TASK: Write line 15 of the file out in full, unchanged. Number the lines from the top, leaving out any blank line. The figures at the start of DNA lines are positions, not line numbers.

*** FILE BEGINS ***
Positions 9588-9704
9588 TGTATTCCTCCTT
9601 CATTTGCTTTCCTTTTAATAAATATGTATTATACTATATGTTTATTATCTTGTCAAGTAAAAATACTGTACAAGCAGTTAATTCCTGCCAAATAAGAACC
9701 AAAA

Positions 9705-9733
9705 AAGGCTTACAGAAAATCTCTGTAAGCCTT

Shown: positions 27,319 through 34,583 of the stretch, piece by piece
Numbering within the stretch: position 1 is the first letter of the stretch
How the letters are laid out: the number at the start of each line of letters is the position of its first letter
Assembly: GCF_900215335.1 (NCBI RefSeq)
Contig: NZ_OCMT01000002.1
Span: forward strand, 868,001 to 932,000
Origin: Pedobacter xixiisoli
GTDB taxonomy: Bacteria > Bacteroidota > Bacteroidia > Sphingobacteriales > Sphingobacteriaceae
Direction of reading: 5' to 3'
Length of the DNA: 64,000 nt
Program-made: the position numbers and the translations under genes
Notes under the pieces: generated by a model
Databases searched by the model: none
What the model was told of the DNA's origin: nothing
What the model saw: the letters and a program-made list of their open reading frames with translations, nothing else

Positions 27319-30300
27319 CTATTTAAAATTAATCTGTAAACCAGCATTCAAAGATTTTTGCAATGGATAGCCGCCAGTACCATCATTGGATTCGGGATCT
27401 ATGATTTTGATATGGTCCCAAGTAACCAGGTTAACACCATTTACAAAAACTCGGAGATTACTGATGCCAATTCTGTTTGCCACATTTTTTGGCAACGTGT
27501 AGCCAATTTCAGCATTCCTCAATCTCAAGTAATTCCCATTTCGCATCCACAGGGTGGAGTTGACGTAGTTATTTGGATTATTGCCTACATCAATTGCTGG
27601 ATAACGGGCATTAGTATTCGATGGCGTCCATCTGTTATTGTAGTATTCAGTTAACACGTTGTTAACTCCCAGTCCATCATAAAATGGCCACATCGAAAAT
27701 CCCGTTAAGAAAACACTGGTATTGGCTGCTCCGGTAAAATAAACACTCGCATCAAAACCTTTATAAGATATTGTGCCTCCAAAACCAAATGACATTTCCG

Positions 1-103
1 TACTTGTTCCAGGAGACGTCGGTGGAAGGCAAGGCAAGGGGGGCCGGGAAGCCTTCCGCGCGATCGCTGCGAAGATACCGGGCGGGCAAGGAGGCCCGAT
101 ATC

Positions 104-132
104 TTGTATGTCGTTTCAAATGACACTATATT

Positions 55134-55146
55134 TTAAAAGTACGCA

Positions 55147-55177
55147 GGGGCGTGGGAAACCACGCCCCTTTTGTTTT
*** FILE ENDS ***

Direction of reading: 5' to 3'